TRENTEMØLLER "Please, no phøtøs."

BY THE TIME Danish electronic producer Anders Trentemøller wraps up his current US tour, he'll have been on the road for the better part of 18 months. "It's a bit weird," he says, Skyping from his Copenhagen home. "When this tour is finished, we will have played 97 shows, and during that time the band and crew have gotten really close. So I'm looking forward to going back into the studio, but it will be a little melancholy as well."

All this touring has allowed Trentemøller to get creative on stage. His third studio album, Lost, was a varied affair that incorporated chilly darkwave and furtive techno into a lush, fluffy mixture. But live, he's adapted the tunes for a four-piece band and single singer—rather than attempting to drag along Lost's seven guest singers (which include Mimi Parker and Alan Sparhawk of Low, Jana Hunter, and Blonde Redhead's Kazu Makino).

"They cannot sound the same way they are on the album," Trentemøller says. "One song may have seven guitar layers and lots of synths, but I can't have seven players on stage. That would be a bit messy."

By simplifying the arrangements, the songs have opened up and changed in ways he didn't expect, including being able to play them acoustically for radio appearances. "We play them quite differently now," he says. "It has developed quite slowly, with little changes each night, but they've gotten pretty heavy. You really learn what works when you're playing gigs. It's like you kill all your darlings and really focus on what is actually working, not only for the crowd, but also for the band as well."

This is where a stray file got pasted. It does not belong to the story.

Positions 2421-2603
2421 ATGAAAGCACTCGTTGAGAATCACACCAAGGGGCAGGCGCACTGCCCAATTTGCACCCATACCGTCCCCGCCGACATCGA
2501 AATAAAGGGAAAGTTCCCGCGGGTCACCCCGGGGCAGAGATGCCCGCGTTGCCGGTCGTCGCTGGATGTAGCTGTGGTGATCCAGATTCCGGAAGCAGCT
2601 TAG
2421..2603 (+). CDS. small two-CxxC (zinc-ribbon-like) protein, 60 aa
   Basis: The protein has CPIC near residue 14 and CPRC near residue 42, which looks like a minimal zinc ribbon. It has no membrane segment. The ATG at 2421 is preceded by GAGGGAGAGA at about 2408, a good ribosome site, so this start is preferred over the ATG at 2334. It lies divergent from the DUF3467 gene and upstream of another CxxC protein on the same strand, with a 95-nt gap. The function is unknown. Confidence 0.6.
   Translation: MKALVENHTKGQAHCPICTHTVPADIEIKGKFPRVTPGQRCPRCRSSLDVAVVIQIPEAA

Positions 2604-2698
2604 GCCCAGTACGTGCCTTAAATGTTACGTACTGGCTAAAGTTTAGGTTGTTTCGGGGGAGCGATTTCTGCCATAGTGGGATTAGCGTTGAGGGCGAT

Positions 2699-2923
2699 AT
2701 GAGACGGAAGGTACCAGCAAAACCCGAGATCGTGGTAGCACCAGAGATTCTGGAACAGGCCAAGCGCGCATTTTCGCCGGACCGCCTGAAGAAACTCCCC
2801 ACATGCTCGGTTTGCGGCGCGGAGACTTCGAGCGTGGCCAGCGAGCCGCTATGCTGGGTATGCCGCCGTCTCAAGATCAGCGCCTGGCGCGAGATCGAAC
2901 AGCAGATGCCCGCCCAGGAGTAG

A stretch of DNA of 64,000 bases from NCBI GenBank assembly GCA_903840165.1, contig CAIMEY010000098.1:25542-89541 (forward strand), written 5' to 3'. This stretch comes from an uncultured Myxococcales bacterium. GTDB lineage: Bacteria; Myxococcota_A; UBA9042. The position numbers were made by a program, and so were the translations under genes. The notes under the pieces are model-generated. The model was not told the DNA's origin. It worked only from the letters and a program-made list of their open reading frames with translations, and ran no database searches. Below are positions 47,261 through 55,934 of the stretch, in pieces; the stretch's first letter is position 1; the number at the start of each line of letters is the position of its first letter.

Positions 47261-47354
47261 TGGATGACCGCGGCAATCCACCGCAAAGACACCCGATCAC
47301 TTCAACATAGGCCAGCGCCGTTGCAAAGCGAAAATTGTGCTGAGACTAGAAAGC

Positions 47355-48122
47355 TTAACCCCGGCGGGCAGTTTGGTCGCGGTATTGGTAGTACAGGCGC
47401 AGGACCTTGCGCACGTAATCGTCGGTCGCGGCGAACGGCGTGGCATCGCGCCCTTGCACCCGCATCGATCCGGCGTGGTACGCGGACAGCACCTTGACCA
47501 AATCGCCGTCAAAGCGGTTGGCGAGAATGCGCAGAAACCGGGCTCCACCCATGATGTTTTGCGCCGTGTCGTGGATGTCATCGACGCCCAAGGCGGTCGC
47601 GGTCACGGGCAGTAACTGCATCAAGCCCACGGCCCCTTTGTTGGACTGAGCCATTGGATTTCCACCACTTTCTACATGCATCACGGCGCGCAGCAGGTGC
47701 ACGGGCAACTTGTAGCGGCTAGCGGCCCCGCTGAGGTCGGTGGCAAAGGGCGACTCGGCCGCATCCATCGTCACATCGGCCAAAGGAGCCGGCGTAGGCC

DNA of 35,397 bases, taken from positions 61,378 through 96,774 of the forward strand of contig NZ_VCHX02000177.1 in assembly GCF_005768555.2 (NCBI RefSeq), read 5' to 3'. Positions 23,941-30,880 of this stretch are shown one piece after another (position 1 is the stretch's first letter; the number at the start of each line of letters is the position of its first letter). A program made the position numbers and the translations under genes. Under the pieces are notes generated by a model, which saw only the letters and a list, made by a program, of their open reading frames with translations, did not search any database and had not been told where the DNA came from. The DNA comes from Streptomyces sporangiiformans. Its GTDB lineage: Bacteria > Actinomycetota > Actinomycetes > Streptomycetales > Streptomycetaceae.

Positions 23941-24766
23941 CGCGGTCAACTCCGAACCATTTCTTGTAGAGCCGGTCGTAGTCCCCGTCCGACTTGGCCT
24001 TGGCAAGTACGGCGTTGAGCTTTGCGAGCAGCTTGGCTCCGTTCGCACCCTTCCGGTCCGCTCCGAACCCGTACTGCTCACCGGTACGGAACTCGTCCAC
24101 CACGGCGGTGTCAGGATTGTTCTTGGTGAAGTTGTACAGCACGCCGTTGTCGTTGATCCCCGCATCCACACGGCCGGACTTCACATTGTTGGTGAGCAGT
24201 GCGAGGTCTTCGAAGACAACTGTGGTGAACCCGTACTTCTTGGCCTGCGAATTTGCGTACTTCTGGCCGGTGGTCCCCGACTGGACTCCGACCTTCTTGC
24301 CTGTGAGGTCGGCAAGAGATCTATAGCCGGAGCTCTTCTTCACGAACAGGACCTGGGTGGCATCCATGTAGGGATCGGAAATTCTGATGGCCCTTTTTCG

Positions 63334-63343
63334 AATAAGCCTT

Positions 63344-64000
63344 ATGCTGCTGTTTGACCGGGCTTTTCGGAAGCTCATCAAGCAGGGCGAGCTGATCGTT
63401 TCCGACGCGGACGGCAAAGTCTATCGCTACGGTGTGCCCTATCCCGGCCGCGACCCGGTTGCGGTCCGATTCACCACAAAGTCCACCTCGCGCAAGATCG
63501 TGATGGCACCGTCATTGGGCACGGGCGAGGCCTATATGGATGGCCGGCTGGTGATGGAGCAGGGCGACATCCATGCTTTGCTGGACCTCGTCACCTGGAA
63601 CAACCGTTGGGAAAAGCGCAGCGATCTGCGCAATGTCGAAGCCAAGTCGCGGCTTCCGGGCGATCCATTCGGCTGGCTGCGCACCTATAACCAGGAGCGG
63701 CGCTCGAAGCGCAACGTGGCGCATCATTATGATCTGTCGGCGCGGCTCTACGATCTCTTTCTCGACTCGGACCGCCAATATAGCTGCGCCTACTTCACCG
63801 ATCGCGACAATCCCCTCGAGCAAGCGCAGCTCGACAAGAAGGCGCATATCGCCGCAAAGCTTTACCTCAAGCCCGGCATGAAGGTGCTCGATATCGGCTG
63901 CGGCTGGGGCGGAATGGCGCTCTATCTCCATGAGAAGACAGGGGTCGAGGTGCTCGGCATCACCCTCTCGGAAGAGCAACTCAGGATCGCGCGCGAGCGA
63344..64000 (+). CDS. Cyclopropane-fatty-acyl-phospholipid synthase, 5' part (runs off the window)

With the end of the tour nigh, Trentemøller is looking forward to writing some new music. He's been recording little sketches as they come to him on the tour bus using a MIDI keyboard and laptop, but what he wants most is some isolation to really concentrate.

"I've decided to take a one- to one-and-a-half-year break," he says. "No more playing gigs. I'm hoping to have the quietness and space for writing new music. It's hard for me to take one week here and there and try to be creative before going out on tour again. That doesn't work for me. I need to get back into my studio and get back into my normal daily routine."